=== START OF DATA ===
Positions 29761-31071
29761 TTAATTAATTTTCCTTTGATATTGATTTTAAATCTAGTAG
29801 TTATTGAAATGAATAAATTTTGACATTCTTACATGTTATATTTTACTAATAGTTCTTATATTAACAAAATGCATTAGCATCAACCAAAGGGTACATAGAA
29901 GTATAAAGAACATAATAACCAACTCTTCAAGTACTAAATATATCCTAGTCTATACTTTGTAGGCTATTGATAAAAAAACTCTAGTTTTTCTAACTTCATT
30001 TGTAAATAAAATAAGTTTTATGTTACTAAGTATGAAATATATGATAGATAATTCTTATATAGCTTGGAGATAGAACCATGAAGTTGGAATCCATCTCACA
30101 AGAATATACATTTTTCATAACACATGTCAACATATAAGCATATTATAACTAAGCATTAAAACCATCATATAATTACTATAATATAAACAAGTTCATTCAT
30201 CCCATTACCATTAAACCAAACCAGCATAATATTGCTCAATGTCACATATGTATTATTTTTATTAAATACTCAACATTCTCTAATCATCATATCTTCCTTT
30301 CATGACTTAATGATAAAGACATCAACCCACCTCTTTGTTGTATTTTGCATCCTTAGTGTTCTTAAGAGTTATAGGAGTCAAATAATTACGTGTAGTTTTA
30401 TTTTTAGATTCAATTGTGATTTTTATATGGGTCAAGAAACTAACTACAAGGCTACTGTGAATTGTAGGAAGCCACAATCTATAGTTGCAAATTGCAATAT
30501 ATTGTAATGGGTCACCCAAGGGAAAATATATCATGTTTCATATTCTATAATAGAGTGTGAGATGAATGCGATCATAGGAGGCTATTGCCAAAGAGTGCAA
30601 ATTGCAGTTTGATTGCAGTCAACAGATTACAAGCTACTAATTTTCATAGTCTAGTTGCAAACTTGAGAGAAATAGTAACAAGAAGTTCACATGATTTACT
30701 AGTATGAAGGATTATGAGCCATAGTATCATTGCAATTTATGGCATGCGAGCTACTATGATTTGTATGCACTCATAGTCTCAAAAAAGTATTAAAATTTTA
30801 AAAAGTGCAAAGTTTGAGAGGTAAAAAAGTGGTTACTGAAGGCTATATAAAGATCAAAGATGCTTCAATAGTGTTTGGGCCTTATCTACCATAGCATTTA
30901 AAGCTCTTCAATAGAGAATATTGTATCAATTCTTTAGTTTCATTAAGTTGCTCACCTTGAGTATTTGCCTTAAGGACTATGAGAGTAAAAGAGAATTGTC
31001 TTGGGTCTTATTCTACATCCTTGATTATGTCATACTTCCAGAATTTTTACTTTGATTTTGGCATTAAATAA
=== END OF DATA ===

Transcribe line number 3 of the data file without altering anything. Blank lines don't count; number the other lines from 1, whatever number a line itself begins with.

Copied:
29801 TTATTGAAATGAATAAATTTTGACATTCTTACATGTTATATTTTACTAATAGTTCTTATATTAACAAAATGCATTAGCATCAACCAAAGGGTACATAGAA